“Who is this imbecile?”
“Midshipman Varian Delt.” Dax said. “We believe he is a Rebel plant and he’s been working to subvert our intelligence for months now.”
“How is this possible?” Ayro demanded.
“I do not know, sir. But I do know that his access code was used to lock out the controls to the Warden’s tractor beam at the most inopportune moment.” Dax said. “I have no doubt that he aided them. Just as he has aided them on numerous occasions throughout the cluster.
“And from the bridge of my flagship!” Ayro’s fist slammed against the bed. Dax couldn’t imagine the pain he must be in, seeing the remains of his skin in such condition. “You will escort a security team and take Midshipman Delt into custody.”
“At once, Admiral.” Dax clicked his heels together, saluting him. He turned to leave.
“And Dax…” The young Captain turned to face the Admiral, seeing as he sat up. Exposed in the light, the Admiral’s face could be clearly seen as a hideous patchwork of burned skin, flawed skin, and even exposed bone. One eye had been completely destroyed, unsalvageable. The other, though, remained. It was wide, piercing as ever, even as glassed over as it was. This gave it the added appearance of not being able to tell just where the Admiral’s eye was focused. All of this...greatly unsettled him. “Do. Not. Fail. Me. Again.”
“Of course, Admiral.” Dax said, turning quickly and moving to leave the room before the urge to vomit at the grotesque sight overcame him.
“And there is Karideph.” As they dropped out of hyperspace, Calen found himself oddly very happy to see the marble suspended in its orbit around its star. Though, the last time he had been here, he had still had his old crew. But now Ordos, Beedee, they were gone, too. Even the Dawn, wherever it had ended up. Perhaps, when this was all over, he’d go looking for it again. After all, he was the only member of the crew left, and he knew well that Caius would want him to carry it onward.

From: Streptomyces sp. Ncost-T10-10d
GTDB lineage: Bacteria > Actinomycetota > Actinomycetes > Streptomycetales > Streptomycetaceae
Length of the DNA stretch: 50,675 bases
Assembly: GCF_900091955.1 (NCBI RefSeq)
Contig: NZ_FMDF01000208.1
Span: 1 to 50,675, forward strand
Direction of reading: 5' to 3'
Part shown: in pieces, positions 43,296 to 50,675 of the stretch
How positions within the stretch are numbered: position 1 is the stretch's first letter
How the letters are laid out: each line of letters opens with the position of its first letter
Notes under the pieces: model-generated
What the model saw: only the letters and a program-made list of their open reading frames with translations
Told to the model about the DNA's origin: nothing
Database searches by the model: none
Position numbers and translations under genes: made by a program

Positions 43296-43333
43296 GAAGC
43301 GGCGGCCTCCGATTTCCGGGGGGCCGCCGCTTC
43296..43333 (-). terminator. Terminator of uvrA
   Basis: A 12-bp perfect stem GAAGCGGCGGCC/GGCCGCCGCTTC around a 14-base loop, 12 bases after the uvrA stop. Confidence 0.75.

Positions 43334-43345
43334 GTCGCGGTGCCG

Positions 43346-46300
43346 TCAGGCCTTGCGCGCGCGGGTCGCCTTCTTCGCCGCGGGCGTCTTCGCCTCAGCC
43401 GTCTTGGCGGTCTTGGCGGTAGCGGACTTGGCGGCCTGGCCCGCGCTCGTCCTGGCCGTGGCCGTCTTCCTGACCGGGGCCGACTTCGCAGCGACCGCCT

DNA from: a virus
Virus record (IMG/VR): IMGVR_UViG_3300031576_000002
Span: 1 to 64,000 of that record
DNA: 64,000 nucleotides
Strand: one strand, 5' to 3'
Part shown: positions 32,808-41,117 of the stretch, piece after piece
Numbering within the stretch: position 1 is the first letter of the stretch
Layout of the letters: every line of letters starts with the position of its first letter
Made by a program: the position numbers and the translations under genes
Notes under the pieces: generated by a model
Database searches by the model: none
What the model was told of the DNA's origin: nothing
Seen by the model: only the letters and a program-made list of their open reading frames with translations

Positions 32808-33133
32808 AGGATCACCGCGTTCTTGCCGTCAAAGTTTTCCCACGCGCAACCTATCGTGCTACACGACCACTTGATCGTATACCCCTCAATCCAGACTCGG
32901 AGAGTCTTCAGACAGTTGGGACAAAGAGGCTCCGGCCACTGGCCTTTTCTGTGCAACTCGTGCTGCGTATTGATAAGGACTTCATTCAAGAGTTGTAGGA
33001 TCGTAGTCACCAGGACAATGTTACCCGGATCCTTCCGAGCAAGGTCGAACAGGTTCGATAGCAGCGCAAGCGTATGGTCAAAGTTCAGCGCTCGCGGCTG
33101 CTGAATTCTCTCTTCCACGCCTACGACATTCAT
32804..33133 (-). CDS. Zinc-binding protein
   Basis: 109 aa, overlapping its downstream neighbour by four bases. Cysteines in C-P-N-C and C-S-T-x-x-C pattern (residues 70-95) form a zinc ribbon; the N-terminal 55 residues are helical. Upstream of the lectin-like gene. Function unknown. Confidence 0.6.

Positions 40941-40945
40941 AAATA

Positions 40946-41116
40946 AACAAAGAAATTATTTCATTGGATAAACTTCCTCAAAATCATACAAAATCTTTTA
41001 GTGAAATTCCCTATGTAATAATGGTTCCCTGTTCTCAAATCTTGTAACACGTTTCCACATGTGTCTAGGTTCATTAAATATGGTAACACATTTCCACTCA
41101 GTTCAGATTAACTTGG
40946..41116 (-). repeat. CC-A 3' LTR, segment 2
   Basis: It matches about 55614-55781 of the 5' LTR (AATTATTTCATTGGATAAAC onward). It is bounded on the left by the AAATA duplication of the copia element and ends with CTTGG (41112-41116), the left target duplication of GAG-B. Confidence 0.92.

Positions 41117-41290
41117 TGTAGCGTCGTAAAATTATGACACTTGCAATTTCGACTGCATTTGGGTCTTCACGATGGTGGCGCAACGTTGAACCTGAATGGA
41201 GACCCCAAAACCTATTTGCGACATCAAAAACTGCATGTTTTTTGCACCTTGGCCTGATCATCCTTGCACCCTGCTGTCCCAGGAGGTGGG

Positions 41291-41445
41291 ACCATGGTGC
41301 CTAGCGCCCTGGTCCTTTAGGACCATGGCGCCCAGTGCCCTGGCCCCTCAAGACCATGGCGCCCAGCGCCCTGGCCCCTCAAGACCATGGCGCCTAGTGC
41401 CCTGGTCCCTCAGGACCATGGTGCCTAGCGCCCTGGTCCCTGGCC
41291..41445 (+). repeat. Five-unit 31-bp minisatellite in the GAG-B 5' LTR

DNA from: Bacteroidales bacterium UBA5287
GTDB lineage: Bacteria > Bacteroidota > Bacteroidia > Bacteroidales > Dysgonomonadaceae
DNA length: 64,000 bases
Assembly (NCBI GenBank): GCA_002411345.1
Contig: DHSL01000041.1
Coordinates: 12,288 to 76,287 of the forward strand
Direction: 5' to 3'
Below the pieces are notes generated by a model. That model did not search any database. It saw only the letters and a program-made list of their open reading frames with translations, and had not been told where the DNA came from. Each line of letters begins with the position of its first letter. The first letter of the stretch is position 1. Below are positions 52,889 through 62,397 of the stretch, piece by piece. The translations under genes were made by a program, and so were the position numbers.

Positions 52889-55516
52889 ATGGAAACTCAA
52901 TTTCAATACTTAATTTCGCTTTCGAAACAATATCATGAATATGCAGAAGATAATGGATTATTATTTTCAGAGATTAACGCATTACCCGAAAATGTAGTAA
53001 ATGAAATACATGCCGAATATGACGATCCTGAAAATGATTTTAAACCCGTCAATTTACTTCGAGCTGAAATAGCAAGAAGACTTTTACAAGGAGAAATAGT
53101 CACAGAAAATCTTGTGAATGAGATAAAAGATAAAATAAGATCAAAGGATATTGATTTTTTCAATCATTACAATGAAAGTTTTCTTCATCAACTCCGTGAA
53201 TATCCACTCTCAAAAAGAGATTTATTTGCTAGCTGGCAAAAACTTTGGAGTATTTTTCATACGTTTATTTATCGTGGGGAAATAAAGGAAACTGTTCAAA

More to the point, he’d want him to finish this.
“Working on getting us landing clearance.” Tessa said from the comms chair, listening in on the various frequencies.
“Better do, I don’t think we want to be seen idling too long in this.” Calen said, putting them in standard orbit nonetheless, doing his best to keep them inconspicuous.
“Well, that may take some doing.” Niyasa said. “We sort of flubbed up the mission.”
“I’m sure that...what’s his name? Vos?” Calen asked. Niyasa nodded. “I’m sure that Vos guy will understand.”
“Well, that’s the thing.” Niyasa said. “He wasn’t the one who gave us the mission.”
“It technically wasn’t a mission given by the Alliance.”
“We told you we worked for Glin.” Tessa said. “He was the one who sent us on the mission.”
“So you went and broke into the most heavily fortified Imperial prison in the entire sector to save two people and then shot your way out just because he asked you to?” Calen asked.
“For the record, you were the one that caused the shooting out.” Tessa chided him. “If it hadn’t been for your need to go back after, we would have gotten out of there without a hitch.”
“I’m sure your plan to release every prison on the station in one go had nothing to do with that.” Calen shot back, his head half-turning to face her.
“Now now...you can mate once we’ve landed.” Niyasa waved them both off.
“This is not a mating ritual!” Calen and Tessa yelled at the same time. The two looked from Niyasa, then back to one another, then both quickly looking away. Silence settled over the shuttle. Tessa continued to work with the subspace frequencies while Calen became intently focused on piloting the craft.
“Sure is pretty out there, isn’t it, Rook?” Niyasa asked, looking out through the viewport and going on as if nothing had happened. The Wookiee was laughing from his seat, which likely would have earned him a death glare from Tessa if she hadn’t been so intently minding her station. “Yeah, that’s what I thought, too.”
“We have coordinates. I’m putting them through now.” Tessa managed out, still not looking away from her console.
“Got ‘em.” Calen said, piloting the shuttle along the predetermined course.